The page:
Forty states currently have work requirements for some individuals receiving nutritional assistance or “food stamps,” if they want to continue to receive benefits. This study will be the first to examine whether state-level work requirements associated with the Supplemental Nutrition Assistance Program (SNAP) lead to an increase in disability claiming. As these work requirements apply only to Able-Bodied Adults Without Dependents (ABAWD) age 18-49, disability status enables an individual to continue to receive nutritional assistance without meeting the work requirements. The project will use data on self-reported disability status from the Current Population Survey and administrative data from the Social Security Administration on Supplemental Security Income and Social Security Disability Income applications, successful claimants, and terminations of benefits. Capitalizing on variation in work requirements across states and over time, the project will implement a quasi-experimental panel regression estimation approach to study the existence and extent of any increase in disability assistance claiming, successful or otherwise, as a consequence of work requirements. Secondly, we will evaluate whether the work requirements differentially incentivize those with poor health and limited mobility to apply or attempt to apply for disability benefits. This work has important implications beyond the Supplemental Nutrition Assistance Program with work requirements used in establishing continued Temporary Assistance for Needy Families (TANF), some housing assistance programs, and most recently Medicaid, with the last heavily litigated.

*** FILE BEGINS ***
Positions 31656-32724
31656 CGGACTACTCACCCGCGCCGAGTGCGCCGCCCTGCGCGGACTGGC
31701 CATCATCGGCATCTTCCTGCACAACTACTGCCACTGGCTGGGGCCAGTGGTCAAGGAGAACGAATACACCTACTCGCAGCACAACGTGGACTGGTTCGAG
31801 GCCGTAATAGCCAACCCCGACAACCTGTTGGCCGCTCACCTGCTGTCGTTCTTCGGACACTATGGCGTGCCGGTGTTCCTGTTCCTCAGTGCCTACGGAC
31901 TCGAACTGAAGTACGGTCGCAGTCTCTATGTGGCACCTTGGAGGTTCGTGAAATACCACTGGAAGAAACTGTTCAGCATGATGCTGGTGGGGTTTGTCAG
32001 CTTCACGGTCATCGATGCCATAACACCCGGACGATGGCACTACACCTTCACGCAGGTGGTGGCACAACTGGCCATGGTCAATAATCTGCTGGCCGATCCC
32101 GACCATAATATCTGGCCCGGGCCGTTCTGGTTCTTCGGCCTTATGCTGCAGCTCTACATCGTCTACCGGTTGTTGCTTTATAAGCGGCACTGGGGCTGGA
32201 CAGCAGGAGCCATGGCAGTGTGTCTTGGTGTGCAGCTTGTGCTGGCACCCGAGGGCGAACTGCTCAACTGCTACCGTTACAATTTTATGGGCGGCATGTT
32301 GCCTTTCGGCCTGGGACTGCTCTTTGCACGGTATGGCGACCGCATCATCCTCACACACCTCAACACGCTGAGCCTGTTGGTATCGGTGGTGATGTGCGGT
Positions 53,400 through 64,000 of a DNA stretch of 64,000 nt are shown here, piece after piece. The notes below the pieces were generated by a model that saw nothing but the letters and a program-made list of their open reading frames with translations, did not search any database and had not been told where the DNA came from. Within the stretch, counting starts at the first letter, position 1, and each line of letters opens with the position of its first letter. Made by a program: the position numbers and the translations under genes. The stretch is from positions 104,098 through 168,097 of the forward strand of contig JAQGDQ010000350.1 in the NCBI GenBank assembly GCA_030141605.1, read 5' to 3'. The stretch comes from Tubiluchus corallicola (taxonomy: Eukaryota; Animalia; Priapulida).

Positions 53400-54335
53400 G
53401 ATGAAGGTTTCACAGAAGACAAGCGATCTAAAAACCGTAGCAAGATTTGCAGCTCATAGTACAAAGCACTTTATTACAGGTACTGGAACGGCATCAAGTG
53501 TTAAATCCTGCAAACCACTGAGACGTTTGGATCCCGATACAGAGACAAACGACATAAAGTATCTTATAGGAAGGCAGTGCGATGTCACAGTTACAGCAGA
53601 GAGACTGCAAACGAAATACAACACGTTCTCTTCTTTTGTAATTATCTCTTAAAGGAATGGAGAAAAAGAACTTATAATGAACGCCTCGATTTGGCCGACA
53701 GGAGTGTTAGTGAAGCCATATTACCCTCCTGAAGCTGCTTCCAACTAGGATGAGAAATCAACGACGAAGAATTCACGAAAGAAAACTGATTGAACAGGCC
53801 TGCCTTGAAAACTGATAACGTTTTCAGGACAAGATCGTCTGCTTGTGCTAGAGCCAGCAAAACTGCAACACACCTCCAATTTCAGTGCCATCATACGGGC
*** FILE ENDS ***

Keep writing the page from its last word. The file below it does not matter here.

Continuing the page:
IRP19-01: Effects of Work Requirements on Employment, Educational Attainment & Disability Status